Two BIG Sales Mistakes

Two BIG sales mistakes sales people make are they assume and they don’t get enough information.

I think Jill Harrington got this right in her post: Two Things Sunk the Titantic: They’ll Also Sink Your Sales Results

I don’t normally find good information on sales and selling strategies as much of it is the tired information many of us have been victimized by in one company sponsored training or another.

However, Jill nailed it in her post. She compares the sinking of the Titantic to two things, the 90% factor and assumptions. The correlation is like an iceberg, 90% of the information a sales person needs sits below the surface. Secondly, it’s like the Titantic captain and crew, assuming it couldn’t sink. Sales people make assumptions that kill them every day.

The 90% factor is an excellent metaphor. Sales people miss the critical information ALL the time and by doing so they miss fantastic opportunities to separate themselves from the competition, strengthen their relationships, and sell more.

I like how Jill lays it out here:

The 90% takes work to expose (in terms of planning, preparation, thinking, listening and analysis) which is why much of it remains undisclosed. Within the 90% lies your source of powerful differentiation. Left uncovered, it is the stuff that will sink otherwise sound sales opportunities.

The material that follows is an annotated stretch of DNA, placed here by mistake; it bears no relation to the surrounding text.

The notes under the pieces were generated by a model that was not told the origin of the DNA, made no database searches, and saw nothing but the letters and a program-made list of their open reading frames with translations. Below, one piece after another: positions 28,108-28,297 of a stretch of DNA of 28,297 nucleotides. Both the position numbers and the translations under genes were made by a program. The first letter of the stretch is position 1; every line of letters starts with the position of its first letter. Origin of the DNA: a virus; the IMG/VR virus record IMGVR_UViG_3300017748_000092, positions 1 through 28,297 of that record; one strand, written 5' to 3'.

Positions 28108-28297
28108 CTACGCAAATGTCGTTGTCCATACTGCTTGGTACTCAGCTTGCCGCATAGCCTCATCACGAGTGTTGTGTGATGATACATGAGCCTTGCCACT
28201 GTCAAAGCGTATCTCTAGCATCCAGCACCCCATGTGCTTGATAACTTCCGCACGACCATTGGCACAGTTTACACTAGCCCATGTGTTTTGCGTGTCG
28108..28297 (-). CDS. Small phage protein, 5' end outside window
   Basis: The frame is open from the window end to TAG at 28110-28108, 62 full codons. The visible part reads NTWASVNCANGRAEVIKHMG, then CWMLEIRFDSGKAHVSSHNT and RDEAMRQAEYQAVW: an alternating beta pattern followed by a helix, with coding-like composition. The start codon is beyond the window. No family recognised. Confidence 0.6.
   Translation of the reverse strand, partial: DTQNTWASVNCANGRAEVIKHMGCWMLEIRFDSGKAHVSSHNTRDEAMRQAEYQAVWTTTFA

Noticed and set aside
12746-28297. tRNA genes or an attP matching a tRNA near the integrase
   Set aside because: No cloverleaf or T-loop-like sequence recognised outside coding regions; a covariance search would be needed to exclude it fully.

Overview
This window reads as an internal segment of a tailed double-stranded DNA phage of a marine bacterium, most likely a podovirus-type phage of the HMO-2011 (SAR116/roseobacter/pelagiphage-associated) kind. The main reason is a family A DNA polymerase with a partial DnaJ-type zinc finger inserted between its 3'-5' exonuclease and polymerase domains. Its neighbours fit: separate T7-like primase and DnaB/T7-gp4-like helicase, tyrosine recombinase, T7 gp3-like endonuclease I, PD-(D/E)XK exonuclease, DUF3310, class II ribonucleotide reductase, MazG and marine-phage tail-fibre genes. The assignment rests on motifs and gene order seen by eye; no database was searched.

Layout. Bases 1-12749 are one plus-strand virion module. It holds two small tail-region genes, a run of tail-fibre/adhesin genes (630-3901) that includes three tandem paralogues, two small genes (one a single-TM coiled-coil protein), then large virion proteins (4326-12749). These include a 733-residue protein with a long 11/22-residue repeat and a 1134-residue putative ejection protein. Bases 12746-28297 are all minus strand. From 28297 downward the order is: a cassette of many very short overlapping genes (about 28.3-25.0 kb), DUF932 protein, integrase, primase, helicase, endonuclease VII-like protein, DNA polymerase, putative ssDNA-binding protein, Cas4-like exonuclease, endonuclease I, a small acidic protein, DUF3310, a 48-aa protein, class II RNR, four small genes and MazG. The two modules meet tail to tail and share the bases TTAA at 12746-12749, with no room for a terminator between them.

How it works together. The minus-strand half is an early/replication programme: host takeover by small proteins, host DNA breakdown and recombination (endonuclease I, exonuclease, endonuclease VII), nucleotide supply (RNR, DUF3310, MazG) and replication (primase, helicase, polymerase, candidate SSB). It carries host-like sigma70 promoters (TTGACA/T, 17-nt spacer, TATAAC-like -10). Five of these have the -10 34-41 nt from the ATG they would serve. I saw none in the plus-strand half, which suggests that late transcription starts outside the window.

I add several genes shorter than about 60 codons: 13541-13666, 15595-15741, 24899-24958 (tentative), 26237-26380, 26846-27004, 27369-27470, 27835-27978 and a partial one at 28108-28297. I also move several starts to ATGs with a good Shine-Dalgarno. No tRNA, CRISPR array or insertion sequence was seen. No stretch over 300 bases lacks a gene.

To get you thinking, here are a few elements of “the 90%” that commonly get missed and catch proficient sales pros off guard:

The meaning and implications of the facts from the client’s point of view
The perspectives and priorities of the key stakeholders
The” informal” decision influences on this specific buying decision
The buyers’ disposition to you and to your competition
The conditions that will govern how, and if, the customer will move forward
Management preference and personal motives
This purchasing decision in the context of bigger corporate priorities

Are you overlooking the 90%? What might you be missing, and how might you approach this important phase of the sales cycle differently?

The assumptions sales people make are also killers. The thing I am most aware of in my organization is the assumptions. I talk about how to manage assumptions with your teams here in this post: Evidence. Sales people will assume they understand what is going on, who the decision makers are, why they are buying, when a deal will close etc. But, they don’t ask and get evidence, they assume. Operating from assumptions is the fastest way to losing.

Another quote from the post:

When we make assumptions, we …

… listen selectively and miss the critical information that will win us the sale.
… ask biased questions that take us down a path to nowhere.
… fail to accept information that doesn’t justify our assumption.
… focus our limited time and energy on the wrong opportunities.

What I like most about Jill’s post is the two are symbiotic. By digging for the other 90% few assumptions can be made. By not making assumptions decisions are made with good data.

Get under the surface. Don’t assume what you see is everything, and don’t assume that you have all the answers. If you do, the water can be pretty cold.